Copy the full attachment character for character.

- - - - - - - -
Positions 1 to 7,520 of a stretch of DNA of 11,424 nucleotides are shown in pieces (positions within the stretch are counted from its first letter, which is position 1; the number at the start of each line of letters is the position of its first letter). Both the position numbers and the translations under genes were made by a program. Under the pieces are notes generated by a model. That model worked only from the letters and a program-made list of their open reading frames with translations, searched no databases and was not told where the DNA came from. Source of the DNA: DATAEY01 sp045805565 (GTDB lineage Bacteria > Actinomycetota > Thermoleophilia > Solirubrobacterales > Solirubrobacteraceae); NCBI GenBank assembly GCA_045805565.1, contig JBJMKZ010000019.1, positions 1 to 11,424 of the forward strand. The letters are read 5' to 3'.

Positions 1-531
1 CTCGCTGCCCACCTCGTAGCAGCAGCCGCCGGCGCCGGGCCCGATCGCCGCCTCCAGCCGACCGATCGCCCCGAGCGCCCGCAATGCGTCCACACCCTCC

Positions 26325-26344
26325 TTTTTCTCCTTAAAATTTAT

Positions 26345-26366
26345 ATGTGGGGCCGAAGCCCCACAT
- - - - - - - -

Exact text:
Positions 1 to 7,520 of a stretch of DNA of 11,424 nucleotides are shown in pieces (positions within the stretch are counted from its first letter, which is position 1; the number at the start of each line of letters is the position of its first letter). Both the position numbers and the translations under genes were made by a program. Under the pieces are notes generated by a model. That model worked only from the letters and a program-made list of their open reading frames with translations, searched no databases and was not told where the DNA came from. Source of the DNA: DATAEY01 sp045805565 (GTDB lineage Bacteria > Actinomycetota > Thermoleophilia > Solirubrobacterales > Solirubrobacteraceae); NCBI GenBank assembly GCA_045805565.1, contig JBJMKZ010000019.1, positions 1 to 11,424 of the forward strand. The letters are read 5' to 3'.

Positions 1-531
1 CTCGCTGCCCACCTCGTAGCAGCAGCCGCCGGCGCCGGGCCCGATCGCCGCCTCCAGCCGACCGATCGCCCCGAGCGCCCGCAATGCGTCCACACCCTCC

Positions 26325-26344
26325 TTTTTCTCCTTAAAATTTAT

Positions 26345-26366
26345 ATGTGGGGCCGAAGCCCCACAT